WASHINGTON (October 8, 2014) – The Environmental Protection Agency’s latest Fuel Economy Trends report shows that Americans are already enjoying the benefits of fuel economy and global warming emissions standards, according to the Union of Concerned Scientists (UCS).
The agency’s report shows that average fuel economy for cars and trucks sold in 2013 was 24.1 miles per gallon, a 7 percent improvement since 2010. According to UCS’s calculations, these 15 million new vehicles are saving drivers an average of $145 in fuel costs each year compared to 2010 models. These savings add up to $2.2 billion fewer dollars being spent on gasoline annually.
“Fuel economy standards aren’t just working, they’re creating tangible benefits for millions of drivers,” said Don Anair, deputy director of UCS’s Clean Vehicles Program.
On a daily basis, 2013 vehicles are helping Americans use 1.7 million fewer gallons of gasoline (40,000 barrels of oil). That’s equivalent to the production from 130 new onshore U.S. oil wells.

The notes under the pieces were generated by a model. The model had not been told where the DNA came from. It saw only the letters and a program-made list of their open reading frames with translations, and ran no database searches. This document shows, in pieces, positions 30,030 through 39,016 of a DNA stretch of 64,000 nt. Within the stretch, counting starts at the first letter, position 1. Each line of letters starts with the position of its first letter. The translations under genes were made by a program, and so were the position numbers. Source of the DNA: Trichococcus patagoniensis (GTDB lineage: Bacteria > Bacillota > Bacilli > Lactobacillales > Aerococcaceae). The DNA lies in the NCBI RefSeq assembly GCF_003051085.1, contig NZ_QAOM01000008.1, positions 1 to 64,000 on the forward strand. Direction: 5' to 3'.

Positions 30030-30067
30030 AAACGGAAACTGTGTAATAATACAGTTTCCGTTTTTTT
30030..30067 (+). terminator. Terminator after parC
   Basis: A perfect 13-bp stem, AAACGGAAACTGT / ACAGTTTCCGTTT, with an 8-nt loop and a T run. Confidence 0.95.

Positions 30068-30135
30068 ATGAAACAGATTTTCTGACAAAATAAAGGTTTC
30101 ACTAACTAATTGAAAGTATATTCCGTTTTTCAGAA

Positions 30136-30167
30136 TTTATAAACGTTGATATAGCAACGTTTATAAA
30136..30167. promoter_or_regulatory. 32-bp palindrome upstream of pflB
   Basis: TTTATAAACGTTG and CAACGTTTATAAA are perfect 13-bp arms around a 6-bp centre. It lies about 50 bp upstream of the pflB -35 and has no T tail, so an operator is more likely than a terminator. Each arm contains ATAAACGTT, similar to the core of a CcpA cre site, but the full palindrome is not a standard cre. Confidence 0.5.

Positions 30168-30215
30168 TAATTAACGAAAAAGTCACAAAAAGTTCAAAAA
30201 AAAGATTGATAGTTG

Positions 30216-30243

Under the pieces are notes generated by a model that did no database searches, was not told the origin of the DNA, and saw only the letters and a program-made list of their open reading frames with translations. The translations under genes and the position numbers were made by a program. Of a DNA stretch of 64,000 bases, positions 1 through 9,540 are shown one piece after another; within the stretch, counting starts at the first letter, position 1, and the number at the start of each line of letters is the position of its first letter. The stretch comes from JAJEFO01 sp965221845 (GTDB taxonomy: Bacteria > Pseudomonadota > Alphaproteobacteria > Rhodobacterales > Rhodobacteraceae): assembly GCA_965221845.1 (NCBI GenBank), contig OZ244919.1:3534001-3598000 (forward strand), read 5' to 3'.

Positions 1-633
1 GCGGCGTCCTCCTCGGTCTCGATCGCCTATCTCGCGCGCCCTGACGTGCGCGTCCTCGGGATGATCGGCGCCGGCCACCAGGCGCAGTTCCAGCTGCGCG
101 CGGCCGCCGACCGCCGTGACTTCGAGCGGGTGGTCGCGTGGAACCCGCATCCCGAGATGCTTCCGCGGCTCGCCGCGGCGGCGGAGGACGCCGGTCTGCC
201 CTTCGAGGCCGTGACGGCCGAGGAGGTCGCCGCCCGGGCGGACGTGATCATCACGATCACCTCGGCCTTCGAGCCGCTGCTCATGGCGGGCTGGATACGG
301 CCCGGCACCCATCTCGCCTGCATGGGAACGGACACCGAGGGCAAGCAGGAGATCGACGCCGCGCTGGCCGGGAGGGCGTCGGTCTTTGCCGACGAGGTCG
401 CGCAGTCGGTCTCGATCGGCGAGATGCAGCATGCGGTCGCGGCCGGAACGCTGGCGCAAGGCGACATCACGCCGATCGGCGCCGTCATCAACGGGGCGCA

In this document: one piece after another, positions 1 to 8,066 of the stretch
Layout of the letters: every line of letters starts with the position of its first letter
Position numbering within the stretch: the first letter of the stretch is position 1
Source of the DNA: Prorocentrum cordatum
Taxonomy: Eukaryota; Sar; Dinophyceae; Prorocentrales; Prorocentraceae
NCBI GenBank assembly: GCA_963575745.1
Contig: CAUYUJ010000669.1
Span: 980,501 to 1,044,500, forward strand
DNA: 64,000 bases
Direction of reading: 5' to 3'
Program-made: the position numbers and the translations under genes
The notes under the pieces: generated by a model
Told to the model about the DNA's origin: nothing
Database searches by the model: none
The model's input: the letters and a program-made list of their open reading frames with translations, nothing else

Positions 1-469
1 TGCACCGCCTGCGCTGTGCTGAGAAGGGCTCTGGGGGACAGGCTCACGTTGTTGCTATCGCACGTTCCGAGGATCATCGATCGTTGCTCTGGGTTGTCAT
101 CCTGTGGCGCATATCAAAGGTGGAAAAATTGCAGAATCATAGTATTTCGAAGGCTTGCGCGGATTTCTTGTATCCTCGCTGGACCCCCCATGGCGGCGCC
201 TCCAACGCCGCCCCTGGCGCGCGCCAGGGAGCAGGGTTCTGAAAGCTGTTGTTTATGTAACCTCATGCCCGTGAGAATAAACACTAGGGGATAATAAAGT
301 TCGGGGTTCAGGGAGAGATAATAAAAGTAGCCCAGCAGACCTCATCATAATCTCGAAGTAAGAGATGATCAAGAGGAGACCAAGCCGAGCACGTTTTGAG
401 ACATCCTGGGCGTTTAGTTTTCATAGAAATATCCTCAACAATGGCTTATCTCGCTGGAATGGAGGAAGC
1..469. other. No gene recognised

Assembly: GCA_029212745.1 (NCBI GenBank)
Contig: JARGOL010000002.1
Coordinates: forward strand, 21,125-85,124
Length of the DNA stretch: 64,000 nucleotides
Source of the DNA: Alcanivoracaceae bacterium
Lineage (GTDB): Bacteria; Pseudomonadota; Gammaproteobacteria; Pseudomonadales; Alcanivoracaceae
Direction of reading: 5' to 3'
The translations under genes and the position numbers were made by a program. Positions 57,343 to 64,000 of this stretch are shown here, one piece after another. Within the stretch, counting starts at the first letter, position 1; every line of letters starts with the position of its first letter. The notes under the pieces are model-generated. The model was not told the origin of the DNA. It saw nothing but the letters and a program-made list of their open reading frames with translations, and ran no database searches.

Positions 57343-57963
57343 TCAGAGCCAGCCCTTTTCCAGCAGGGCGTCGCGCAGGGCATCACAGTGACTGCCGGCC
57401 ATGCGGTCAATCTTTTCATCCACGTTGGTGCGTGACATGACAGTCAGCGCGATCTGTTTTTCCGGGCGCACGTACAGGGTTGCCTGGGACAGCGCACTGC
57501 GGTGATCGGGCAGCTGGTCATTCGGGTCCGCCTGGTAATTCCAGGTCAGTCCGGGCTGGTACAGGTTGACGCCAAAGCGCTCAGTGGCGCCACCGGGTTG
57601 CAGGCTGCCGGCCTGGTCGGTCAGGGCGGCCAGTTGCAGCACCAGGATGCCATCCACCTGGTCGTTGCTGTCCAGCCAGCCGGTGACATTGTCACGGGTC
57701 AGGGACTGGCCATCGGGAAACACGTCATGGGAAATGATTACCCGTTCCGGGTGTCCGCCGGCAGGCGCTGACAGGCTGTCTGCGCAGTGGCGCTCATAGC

An average new vehicle will save drivers $1300 over its 15-year lifetime and burn 500 fewer gallons of gasoline than an average 2010 model. Further, over their lifetimes, 2013 vehicles will avoid more than 75 million metric tons of heat-trapping carbon dioxide emissions, the equivalent of a year’s worth of emissions from 20 coal-fired power plants.
Looking ahead, fuel efficiency and heat-trapping emissions standards will require auto fleets to achieve an average real-world mileage of about 26 mpg by 2016.
“The automakers are taking advantage of different approaches to produce cars and trucks that go further on a gallon of gas,” Anair said. “Overall, the auto companies are on track to meet the standards, and there’s a lot more they can do to continue boosting efficiency.”
Dave Cooke, a UCS clean vehicles analyst has more on the organization’s blog, including an overview of the technology improvements automakers are using to increase efficiency.
According to UCS, increasing fuel efficiency is a critical part of a broader plan to cut projected U.S. oil consumption in half over the next 20 years.